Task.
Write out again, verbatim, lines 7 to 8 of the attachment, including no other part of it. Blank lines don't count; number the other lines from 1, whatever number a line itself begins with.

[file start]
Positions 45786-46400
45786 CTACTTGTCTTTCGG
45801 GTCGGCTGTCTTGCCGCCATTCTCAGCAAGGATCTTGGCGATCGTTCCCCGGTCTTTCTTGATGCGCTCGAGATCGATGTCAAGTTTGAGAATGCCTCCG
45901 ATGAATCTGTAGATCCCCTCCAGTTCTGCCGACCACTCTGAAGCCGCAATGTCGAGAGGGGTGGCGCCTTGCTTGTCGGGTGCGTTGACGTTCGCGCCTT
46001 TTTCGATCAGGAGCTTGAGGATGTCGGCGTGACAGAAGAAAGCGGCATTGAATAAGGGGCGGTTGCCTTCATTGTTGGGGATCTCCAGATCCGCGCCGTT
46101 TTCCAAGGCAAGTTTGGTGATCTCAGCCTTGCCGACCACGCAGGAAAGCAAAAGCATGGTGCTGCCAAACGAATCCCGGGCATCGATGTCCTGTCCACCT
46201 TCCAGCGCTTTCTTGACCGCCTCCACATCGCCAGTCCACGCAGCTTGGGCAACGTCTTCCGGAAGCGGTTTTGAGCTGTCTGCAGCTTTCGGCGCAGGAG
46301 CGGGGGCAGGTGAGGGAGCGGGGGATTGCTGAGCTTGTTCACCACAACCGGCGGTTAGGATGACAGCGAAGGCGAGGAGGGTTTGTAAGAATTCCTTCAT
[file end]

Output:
46201 TCCAGCGCTTTCTTGACCGCCTCCACATCGCCAGTCCACGCAGCTTGGGCAACGTCTTCCGGAAGCGGTTTTGAGCTGTCTGCAGCTTTCGGCGCAGGAG
46301 CGGGGGCAGGTGAGGGAGCGGGGGATTGCTGAGCTTGTTCACCACAACCGGCGGTTAGGATGACAGCGAAGGCGAGGAGGGTTTGTAAGAATTCCTTCAT